Are you a new mom? Have family priorities?
Are you based at a great distance from the IT hub of your city? Is travelling for work a major concern for you?
Yes to all this; but you have worked hard for your degree and experience. Now you are out of job, out of professional network and disappointed with yourself.
Changing market economy gives hope to the qualified people with challenging backgrounds. Allowing more flexibility, economizing on time and travel money along with widening the hiring demography, employers are becoming more keen to explore the breed of freelancers, part-timers and contract hires. On other side, we are still struggling with the mindset that only a dedicated employee will contribute 100% and their performances are easier to track on location. Self-motivation and an organized set-up at home (setting proper working hours and office-like-environment) are the key to sustain in this most competitive and limited domain of industry.
So, ‘working-from-home‘ seems to be a great option and but how to get started? There are various job portals, LinkedIn jobs and upcoming programs targeted to women for starting their career after breaks. The first step is obviously to create an appealing CV and then circulating it through the right channels. Here are a few key points to keep in mind:
- Using and following the right keywords : Search engines use keywords to come up with the most relevant results of your search. Using keywords in the CV which will be used when employers search for particular talent or industry domain will increase visibility of your CV, hence more chances of employers finding you. Keywords like freelancer, open to contract positions etc. will help.
- Searching the right places : Search the right job portals and websites using keyword searches like freelance jobs, work from home jobs etc. increase the chances of coming up with relevant jobs to apply. Creating search alerts and saving for regular updates will help in applying regularly. Content and data entry jobs are most popular which offer flexibility.
- Joining the right groups on LinkedIn and other social channels : LinkedIn and other social channels like Google+ has become a popular hub for broadcasting job opportunities. Joining the right group and connecting with potential employers will also keep you updated with the industry goings-on.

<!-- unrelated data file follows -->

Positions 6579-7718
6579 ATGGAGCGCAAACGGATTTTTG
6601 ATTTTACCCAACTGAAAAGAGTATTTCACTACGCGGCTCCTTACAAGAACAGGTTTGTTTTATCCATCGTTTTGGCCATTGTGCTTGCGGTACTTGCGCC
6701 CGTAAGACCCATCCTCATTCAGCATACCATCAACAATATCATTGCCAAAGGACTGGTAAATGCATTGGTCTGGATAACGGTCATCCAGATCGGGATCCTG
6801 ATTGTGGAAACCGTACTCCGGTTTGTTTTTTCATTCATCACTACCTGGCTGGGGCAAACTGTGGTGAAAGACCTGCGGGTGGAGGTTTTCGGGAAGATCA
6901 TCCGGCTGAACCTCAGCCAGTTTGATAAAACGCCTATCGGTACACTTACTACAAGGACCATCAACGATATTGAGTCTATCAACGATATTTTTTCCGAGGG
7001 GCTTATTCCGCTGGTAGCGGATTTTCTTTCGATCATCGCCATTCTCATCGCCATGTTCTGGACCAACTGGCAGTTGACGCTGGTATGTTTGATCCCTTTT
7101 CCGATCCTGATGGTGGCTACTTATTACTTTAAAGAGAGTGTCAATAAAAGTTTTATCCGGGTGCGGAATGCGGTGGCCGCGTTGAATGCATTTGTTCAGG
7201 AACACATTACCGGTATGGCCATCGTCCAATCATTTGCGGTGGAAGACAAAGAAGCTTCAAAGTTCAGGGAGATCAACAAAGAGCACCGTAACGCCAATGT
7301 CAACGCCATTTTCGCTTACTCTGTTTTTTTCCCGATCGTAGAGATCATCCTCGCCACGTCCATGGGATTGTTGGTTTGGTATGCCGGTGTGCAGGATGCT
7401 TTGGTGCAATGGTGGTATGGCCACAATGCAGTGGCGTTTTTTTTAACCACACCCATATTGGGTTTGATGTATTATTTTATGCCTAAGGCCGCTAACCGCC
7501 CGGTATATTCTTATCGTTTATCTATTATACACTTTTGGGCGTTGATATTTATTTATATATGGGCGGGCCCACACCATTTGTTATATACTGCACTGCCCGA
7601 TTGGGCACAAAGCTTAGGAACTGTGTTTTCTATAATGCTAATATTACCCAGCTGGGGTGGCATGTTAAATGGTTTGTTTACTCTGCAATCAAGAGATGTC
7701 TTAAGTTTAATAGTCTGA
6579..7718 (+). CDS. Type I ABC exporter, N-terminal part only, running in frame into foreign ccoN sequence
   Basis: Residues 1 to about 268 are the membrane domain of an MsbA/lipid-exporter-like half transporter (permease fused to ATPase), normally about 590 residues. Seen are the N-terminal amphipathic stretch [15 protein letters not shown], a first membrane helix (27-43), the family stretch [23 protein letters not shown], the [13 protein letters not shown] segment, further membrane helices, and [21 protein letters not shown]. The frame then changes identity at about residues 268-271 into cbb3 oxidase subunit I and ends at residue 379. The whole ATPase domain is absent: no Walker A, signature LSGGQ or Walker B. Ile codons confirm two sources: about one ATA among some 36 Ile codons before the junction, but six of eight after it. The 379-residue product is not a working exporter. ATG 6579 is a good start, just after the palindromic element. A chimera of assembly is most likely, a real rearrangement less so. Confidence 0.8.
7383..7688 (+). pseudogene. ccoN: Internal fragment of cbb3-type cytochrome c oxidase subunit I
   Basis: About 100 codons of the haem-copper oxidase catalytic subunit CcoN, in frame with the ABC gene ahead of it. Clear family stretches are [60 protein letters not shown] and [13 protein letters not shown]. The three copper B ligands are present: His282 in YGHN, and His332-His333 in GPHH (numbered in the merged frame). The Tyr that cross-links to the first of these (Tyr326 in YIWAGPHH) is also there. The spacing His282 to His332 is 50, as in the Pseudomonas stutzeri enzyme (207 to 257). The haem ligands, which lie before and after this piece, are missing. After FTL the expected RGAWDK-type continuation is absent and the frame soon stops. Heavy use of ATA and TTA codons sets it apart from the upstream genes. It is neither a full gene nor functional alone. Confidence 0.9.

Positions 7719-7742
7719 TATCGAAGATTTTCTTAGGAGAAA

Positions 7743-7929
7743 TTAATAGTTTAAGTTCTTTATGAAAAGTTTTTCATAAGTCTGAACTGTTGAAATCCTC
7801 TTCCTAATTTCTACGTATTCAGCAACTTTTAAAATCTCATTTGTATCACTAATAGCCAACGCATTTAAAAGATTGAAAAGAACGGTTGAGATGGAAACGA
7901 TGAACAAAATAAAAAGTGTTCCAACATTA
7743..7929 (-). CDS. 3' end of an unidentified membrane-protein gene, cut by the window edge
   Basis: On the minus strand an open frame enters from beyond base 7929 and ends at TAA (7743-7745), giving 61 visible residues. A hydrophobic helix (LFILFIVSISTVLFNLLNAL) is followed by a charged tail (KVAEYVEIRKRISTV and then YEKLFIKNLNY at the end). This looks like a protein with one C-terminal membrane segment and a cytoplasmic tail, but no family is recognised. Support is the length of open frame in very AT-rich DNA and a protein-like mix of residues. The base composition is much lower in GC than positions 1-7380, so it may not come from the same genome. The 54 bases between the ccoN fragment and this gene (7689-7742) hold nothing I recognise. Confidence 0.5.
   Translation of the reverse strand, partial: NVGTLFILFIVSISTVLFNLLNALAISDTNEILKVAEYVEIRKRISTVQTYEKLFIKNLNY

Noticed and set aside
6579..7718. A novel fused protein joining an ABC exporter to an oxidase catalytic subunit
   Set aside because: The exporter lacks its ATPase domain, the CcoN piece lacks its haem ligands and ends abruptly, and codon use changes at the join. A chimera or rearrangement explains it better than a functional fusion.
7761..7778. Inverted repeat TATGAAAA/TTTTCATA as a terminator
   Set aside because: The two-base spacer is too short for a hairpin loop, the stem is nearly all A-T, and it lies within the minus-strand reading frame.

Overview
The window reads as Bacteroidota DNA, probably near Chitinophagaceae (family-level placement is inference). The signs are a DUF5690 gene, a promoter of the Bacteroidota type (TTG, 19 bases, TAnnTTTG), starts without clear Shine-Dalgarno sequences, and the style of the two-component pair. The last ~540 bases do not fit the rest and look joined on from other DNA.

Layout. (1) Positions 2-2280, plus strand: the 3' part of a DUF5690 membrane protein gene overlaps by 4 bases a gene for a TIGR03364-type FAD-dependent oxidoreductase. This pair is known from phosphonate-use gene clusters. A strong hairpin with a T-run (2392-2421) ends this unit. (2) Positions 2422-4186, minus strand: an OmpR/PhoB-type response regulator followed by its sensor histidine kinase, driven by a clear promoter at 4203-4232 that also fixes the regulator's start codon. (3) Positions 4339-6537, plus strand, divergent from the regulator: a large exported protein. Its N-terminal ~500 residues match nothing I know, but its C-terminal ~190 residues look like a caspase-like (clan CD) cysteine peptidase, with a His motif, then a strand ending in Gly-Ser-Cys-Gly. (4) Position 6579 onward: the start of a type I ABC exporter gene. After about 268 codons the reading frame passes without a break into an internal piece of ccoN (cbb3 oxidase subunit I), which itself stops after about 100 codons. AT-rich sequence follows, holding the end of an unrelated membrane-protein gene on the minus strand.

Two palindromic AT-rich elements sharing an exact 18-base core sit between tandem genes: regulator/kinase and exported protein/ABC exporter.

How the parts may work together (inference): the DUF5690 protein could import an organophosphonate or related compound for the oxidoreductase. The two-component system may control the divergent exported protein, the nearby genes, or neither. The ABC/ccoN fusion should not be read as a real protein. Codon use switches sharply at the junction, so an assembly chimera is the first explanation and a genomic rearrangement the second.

- Being open to contract work : Being a freelancer or working from home doesn’t work for all employers however, contracting for limited period of time is a good option for them. Hence, contract jobs are more easily available. Though it might not be permanent and long-term, you can build up relationships gradually and continue.
- Negotiating for telecommuting if possible : Many IT and writing jobs can be done from home. Also, startups and small companies don’t have extensive office space and hence, they might prefer remote employees. If an opportunity comes up which aligns with your need and skills, discuss the possibility of telecommuting. Though it might not be mentioned specifically, they might consider it as an option during the interview process. If you are already working and need to work from home for a specific reason or for a specific time period you may persuade your employer with the genuine explanations and possible benefits if you continue to work from home.
Designing and promoting your profile for the remote job of your dream is going to be easier by following these 5 strategies. “Being flexible” is the mantra. Wanting to work remotely is highly desirable by all job seekers as it allows more family time and saves travelling time and money. However, because of exact same reasons it is a highly competitive domain.
Are you working remotely or as a freelancer? Do you want to?
What strategies have you found most effective? Do share your views in comments.